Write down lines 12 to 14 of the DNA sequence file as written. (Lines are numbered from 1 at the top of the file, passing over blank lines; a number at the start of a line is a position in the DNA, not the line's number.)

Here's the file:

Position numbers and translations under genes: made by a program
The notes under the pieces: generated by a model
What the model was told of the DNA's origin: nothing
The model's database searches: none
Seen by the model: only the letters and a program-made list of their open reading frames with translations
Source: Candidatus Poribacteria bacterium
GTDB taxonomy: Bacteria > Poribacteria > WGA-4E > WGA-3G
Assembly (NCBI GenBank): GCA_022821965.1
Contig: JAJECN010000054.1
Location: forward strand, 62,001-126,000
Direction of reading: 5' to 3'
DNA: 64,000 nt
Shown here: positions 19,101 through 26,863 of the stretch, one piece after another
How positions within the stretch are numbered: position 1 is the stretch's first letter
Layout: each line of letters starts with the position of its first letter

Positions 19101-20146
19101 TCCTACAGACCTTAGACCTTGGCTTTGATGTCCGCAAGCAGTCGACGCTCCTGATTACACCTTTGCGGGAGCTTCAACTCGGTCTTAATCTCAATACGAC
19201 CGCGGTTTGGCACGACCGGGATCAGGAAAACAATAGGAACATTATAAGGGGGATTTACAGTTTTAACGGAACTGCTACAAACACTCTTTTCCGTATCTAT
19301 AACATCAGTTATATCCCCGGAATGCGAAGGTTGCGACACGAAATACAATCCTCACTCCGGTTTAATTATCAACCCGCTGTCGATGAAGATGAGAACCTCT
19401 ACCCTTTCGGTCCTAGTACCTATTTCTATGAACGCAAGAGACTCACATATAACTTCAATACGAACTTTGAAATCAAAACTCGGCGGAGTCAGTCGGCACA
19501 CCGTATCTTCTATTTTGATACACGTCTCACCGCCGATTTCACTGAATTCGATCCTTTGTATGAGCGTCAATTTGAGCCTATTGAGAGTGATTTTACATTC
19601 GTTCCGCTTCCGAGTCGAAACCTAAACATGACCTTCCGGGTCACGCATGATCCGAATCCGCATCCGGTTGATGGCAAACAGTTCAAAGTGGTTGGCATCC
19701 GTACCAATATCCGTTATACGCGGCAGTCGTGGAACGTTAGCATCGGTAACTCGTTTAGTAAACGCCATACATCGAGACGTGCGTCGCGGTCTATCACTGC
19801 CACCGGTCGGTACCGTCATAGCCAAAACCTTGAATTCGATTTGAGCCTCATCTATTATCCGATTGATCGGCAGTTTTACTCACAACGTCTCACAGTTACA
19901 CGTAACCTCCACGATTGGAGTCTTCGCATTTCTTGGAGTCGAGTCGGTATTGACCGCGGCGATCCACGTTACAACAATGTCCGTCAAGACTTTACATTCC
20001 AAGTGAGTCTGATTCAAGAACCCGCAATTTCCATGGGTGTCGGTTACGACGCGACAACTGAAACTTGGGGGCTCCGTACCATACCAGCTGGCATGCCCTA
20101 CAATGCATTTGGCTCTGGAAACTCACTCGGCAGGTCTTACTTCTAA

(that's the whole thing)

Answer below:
DNA: 64,000 nt
Shown here: positions 19,101 through 26,863 of the stretch, one piece after another
How positions within the stretch are numbered: position 1 is the stretch's first letter